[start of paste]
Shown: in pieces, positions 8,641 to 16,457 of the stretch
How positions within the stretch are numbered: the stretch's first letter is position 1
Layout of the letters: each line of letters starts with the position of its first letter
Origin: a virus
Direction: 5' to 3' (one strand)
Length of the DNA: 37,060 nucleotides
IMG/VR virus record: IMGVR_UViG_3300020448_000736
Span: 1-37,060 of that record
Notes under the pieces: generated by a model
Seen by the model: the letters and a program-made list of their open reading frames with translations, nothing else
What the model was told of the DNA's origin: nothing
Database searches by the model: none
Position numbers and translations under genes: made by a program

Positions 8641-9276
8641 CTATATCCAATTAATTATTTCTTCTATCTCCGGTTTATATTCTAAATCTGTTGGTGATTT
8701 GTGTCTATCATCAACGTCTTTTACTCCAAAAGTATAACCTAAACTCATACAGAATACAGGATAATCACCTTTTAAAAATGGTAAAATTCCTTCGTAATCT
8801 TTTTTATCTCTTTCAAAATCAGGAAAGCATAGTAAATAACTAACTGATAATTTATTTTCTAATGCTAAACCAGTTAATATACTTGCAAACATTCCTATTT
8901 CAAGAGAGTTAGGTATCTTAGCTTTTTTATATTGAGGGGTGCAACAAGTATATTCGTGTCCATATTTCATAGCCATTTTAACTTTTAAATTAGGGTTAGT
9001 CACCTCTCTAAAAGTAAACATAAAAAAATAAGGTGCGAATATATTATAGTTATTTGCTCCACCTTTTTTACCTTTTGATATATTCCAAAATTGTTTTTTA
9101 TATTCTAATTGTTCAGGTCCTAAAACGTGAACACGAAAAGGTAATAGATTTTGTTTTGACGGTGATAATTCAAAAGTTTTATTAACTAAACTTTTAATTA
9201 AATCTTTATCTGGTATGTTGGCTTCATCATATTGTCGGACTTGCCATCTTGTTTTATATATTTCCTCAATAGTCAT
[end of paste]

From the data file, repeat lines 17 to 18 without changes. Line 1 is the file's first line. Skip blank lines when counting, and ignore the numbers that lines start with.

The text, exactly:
8801 TTTTTATCTCTTTCAAAATCAGGAAAGCATAGTAAATAACTAACTGATAATTTATTTTCTAATGCTAAACCAGTTAATATACTTGCAAACATTCCTATTT
8901 CAAGAGAGTTAGGTATCTTAGCTTTTTTATATTGAGGGGTGCAACAAGTATATTCGTGTCCATATTTCATAGCCATTTTAACTTTTAAATTAGGGTTAGT